No doubt, higher water allows you to move into more secluded places. The flip side is that fish may go as far as they can, often beyond the range of a big bassboat. A rising tide scatters your quarry, often into inaccessible shoreline areas. There can be too much of a good thing.

Captain Steve Chaconas, a Potomac River guide from Alexandria, Virginia, notes that rising water enables bass to graze shoreline vegetation for crawfish. Mimicking these crustaceans by intentionally hanging ­shallow-running crankbaits in grass, then ripping them free, is one of his tricks for incoming tides. He also throws surface baits during this stage.

"On an incoming tide, I stay on the move with topwaters," Chaconas says. "Since the water isn't real clear and the abundance of grass limits bass vision, I like big, loud baits."

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His highwater arsenal also includes spinnerbaits, drop-shot rigs, and soft stickbaits and jerkbaits rigged weedless with no weight. Where weedmats provide overhead cover, punching through them with jigs and heavy Texas rigs can be deadly, as well.

During tournament competition, Gluszek prefers to work the incoming and higher stages, as the inherent challenges favor those with tidal experience. "When bass spread out, anglers unaccustomed to fishing tidal waters can catch some fish. But if you establish successful patterns during these stages, you have many areas to yourself."

Falling Tide Tactics

Gluszek, who owns the FLW Stren Series record for largest winning margin — a 17-pound 3-ounce advantage he posted at the Hudson River in September 2008 — said the last hour of outgoing water through the low tide is the easiest period to fish because of its draining effect. The only remaining cover is like a magnet to bass departing shallow feeding areas, and key targets are easily spotted.

Chaconas adds that falling tides shrink the playing field and concentrate bass in limited cover. "It's like musical chairs," he says. "Fish scramble to find cover in sufficient depth. As water drops, they move to the outside edges of grassbeds or to the downcurrent side of other cover."

In addition to concentrating fish, outgoing tides generally improve the bite by drawing water through shallow vegetation. The result is a filtered, oxygenated flow packed with small prey. Creeks and cuts draining marshes and shoreline vegetation become key spots, as bass stage here to pick off tide-borne meals.

Sam Swett prefers fishing an outgoing tide, as he did in February 2004, winning an FLW Tour event on the Achafalaya Basin in his home state of Louisiana. Fishing main bayous with ditches feeding ponds lined with abundant vegetation, Swett banked much of his plan on water moving out of interior marshes.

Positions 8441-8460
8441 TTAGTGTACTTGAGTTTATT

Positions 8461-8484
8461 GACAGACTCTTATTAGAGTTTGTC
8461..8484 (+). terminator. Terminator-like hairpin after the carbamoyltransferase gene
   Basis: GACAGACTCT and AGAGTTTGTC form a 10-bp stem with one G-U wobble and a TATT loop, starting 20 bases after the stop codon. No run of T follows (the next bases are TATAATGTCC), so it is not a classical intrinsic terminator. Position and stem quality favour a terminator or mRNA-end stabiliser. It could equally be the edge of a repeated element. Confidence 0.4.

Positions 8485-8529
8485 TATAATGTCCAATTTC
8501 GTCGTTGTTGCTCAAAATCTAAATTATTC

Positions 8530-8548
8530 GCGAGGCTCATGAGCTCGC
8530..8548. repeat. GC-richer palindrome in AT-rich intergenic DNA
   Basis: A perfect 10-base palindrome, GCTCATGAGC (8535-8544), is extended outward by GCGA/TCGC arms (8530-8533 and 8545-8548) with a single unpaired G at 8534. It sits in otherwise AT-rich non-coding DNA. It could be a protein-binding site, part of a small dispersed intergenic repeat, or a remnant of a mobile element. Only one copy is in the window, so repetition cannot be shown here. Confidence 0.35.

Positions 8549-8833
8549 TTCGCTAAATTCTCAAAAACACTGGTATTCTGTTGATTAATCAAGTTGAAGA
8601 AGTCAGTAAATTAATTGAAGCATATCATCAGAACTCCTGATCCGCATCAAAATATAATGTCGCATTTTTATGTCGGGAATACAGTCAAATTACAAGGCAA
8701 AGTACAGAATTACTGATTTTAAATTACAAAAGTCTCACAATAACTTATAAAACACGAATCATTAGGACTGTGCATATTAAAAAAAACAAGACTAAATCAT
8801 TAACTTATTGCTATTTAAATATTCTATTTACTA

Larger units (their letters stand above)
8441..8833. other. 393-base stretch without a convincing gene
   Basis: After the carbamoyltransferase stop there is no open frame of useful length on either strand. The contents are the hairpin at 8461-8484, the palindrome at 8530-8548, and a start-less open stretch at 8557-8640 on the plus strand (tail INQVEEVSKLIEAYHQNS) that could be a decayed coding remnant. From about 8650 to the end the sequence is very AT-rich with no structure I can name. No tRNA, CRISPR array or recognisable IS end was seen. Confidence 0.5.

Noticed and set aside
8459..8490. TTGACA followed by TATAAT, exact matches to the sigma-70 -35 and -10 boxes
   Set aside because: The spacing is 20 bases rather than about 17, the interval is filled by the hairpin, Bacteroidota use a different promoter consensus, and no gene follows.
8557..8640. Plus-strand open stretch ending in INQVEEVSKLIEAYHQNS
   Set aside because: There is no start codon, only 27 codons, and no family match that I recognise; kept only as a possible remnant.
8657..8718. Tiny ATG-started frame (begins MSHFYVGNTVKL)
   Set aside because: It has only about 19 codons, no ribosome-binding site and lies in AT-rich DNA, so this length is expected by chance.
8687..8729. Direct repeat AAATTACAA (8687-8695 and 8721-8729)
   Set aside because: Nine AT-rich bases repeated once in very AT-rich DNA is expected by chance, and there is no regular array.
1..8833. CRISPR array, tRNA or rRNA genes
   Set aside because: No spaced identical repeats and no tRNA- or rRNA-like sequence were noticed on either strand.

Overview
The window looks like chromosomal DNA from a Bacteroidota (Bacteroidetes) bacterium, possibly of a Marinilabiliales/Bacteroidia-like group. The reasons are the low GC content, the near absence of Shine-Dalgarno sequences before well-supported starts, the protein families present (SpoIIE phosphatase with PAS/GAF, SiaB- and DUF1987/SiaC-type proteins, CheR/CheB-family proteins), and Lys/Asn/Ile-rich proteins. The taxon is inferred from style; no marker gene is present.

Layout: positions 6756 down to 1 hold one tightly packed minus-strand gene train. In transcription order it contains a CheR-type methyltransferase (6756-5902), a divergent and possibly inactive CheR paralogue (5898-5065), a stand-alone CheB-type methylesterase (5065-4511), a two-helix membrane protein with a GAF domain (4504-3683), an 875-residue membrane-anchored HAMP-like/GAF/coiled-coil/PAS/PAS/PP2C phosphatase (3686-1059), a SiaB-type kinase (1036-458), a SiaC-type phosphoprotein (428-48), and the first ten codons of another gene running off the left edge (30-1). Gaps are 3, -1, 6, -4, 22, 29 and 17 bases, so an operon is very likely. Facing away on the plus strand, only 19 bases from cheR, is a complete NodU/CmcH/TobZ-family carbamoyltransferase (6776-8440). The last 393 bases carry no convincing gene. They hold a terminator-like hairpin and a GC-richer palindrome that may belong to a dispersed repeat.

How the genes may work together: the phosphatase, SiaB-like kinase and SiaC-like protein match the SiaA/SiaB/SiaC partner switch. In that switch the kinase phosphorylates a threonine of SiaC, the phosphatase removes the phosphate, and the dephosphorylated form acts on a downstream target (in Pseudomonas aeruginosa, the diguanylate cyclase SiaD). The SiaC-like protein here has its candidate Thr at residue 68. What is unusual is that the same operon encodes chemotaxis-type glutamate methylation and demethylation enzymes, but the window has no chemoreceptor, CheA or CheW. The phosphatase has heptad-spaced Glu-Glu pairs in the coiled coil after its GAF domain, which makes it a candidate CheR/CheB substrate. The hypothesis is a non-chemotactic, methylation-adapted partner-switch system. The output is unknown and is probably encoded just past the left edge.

"Water leaving these ponds is clear," he notes, "and it carries food that baitfish seek. Bass are attracted to the current and converge to feed on bait. It's visual fishing, and you can see the color lines and current breaks." Swett likes a 3/8-ounce Colorado-blade spinnerbait to coax falling tide bass out of hydrilla banks, since it functions as a drop bait. Other productive options include crankbaits, chatterbaits, and Carolina rigs.

Once the outgoing flow slackens, the bite can get tougher as bass feed less actively. Working finesse tactics in low-tide strongholds is one option, but savvy anglers also maximize this time by scouting the area to note creek drains, depressions, humps, stumps, and other fish-friendly structures that will hold fish once water begins flowing in, several hours later.

Tidal experts also recommend observing how an advancing tide fills an area. Coming and going, water follows the path of least resistance, so look for drop-offs, trenches, and any other features where bass might move to or hold near on a particular tide stage.

Captain Anthony Randazzo, who catches plenty of bass while guiding for redfish and speckled trout in southeastern Louisiana marshes, advises tidal neophytes to start with a manageable area and expand outward. "When you first visit an area, fish one small section all day and observe what the tide does through every stage," he recommends. "Then base your next day's plan on what you find."

Tidal environments present plenty of challenges, but the potential for spectacular fishing more than outweighs the obstacles. Consider the tide a subway for commuter bass. They ride the train to work every morning and ride it back each afternoon. That said, your formula for success is fairly simple: Learn the travel routes, stay off the tracks, and get ready to reel.

David A. Brown, Tampa, Florida, is a veteran outdoor writer and photographer, as well as president of Tight Line Communications.